Wednesday, April 26 2023
So you’re a Texas company looking to run compliant background checks.
To follow state and federal laws, you’ll want to be fair, transparent, and communicative. This article will outline some best practices for employers like you.
Listen to the EEOC
The U.S. Equal Employment Opportunity Commission (EEOC) states that it is illegal to check a candidate’s background before making a hiring decision. Hiring managers should focus on the applicant’s qualifications rather than their national origin, race, sex, or religion.
Be Open About the Screening Process
Comply with Texas Law
In addition to federal and general state laws, you’ll want to note that certain cities and counties have their own requirements. Consider the following:
In 2016, Austin became the first city in Texas to pass a ban-the-box ordinance. This ordinance states that employers can’t ask about a job applicant’s criminal record until after they have given the candidate a conditional job offer. The city law applies to public employers and private-sector companies with at least 15 employees.
DeSoto passed a similar ordinance to Austin in June 2021. The city’s ban-the-box law went into effect in January 2022—for all public employers and private-sector organizations with 15 or more team members. Here too, employers must make a conditional offer of employment before inquiring about the candidate’s criminal history.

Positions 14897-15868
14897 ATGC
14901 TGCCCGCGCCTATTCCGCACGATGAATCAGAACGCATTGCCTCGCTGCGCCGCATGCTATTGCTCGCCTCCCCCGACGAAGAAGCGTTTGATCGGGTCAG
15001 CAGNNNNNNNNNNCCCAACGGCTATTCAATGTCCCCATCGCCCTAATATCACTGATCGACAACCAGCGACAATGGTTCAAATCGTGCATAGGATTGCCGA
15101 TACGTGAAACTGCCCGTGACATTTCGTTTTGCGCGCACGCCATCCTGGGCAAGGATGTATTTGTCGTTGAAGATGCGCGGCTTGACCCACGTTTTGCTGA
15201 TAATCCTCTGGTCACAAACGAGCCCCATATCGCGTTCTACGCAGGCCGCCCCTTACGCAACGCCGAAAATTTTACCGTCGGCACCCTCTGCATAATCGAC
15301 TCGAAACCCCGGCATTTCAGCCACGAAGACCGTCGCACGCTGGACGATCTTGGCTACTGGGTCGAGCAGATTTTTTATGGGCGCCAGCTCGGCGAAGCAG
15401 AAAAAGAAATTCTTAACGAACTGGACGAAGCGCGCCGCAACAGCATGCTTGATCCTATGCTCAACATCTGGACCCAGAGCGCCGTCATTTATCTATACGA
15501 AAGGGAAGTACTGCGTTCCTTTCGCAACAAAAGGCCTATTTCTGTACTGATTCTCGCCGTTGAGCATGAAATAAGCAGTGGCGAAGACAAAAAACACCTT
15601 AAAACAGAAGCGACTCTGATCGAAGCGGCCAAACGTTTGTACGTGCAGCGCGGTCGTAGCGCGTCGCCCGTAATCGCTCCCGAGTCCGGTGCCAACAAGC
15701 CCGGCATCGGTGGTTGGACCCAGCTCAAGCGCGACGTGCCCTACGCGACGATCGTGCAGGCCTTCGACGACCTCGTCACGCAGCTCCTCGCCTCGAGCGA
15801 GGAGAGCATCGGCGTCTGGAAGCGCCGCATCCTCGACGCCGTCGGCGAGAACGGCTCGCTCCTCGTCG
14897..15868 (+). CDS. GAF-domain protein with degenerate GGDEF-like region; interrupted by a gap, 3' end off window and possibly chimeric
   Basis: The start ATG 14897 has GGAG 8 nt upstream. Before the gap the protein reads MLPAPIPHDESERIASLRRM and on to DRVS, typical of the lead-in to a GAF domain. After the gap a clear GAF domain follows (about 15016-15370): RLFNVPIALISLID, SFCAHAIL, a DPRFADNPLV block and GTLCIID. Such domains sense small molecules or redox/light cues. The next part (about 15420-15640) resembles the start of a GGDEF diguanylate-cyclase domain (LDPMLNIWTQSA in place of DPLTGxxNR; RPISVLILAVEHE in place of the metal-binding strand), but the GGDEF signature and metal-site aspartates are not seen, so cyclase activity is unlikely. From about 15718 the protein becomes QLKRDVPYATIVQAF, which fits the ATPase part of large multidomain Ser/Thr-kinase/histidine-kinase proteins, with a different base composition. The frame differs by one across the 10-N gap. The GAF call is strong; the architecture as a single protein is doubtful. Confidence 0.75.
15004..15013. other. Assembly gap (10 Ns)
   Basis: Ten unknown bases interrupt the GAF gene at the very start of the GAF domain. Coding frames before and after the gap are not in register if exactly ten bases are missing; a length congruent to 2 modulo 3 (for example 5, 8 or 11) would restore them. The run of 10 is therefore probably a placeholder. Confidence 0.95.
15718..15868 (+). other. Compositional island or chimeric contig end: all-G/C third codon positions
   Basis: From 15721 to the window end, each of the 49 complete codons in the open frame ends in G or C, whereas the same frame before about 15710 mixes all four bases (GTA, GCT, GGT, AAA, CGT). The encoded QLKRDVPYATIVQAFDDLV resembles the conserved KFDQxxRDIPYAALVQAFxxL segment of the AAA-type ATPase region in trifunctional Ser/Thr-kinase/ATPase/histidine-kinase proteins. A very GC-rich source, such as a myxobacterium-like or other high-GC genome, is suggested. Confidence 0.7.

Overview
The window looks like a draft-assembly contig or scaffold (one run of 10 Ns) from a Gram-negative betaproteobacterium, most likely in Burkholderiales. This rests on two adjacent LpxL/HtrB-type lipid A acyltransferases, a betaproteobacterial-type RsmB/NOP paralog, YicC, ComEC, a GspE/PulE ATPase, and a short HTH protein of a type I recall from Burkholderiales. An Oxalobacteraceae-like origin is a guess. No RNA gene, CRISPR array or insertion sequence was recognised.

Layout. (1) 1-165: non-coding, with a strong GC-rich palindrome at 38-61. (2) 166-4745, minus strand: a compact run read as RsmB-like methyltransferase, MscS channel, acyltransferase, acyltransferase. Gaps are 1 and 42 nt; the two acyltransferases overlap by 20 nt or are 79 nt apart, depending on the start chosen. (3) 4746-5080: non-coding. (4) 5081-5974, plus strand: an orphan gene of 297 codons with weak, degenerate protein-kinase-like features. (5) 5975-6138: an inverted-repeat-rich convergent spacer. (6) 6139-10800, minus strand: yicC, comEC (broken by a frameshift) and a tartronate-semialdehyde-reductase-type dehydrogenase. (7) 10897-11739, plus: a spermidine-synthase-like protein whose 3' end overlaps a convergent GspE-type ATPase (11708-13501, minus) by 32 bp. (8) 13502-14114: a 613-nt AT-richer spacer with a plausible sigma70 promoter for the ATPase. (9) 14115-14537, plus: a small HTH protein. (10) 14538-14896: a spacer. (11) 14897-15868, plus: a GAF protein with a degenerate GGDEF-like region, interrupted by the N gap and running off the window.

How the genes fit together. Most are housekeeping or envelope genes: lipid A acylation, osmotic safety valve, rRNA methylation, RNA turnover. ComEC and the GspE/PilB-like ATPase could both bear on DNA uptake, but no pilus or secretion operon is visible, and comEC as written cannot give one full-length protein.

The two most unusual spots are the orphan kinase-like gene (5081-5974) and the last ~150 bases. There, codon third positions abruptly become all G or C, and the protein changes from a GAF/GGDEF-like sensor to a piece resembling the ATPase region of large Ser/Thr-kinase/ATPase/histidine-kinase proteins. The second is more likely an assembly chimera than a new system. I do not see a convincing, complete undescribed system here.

In January 2022, Harris County adopted a “fair chance” policy that prohibits county employers from conducting criminal records checks until after they have made a conditional offer of employment. This law does not apply to the private sector, however.
Communicate Before Rejecting the Candidate
Under the FCRA, employers must take certain steps if they plan to turn down a candidate based on their background check results. When taking “adverse action,” Texas employers must:
From there, you should inform the applicant that they have the right to dispute their report—or obtain another free report in the next 60 days.
Focus on the Last Seven Years
A reminder that in Texas, employer-generated background checks typically go back seven years. This includes background checks completed by a third-party provider.
There are some exceptions, however. Under Texas law, this seven-year limit only applies to jobs that pay a salary of $75,000 or less. For higher-paying jobs, the employer can access all of the applicant’s criminal records dating back to the time they turned 18.
Minors’ records are almost always sealed, so you won’t be able to access them when completing the check.
Texas Pre-Employment Screening in San Antonio
Whether you are in San Antonio, Austin, or Corpus Christi, pre-employment screening should be a key part of your hiring process.
At Redstar Backgrounds and DrugScreenKits.com, our team will help you through every step. No matter your industry, we’ll craft the exact screening solution you need to vet your job candidates. Compliance is our top priority—and our team will use the above best practices to create your custom screening solution.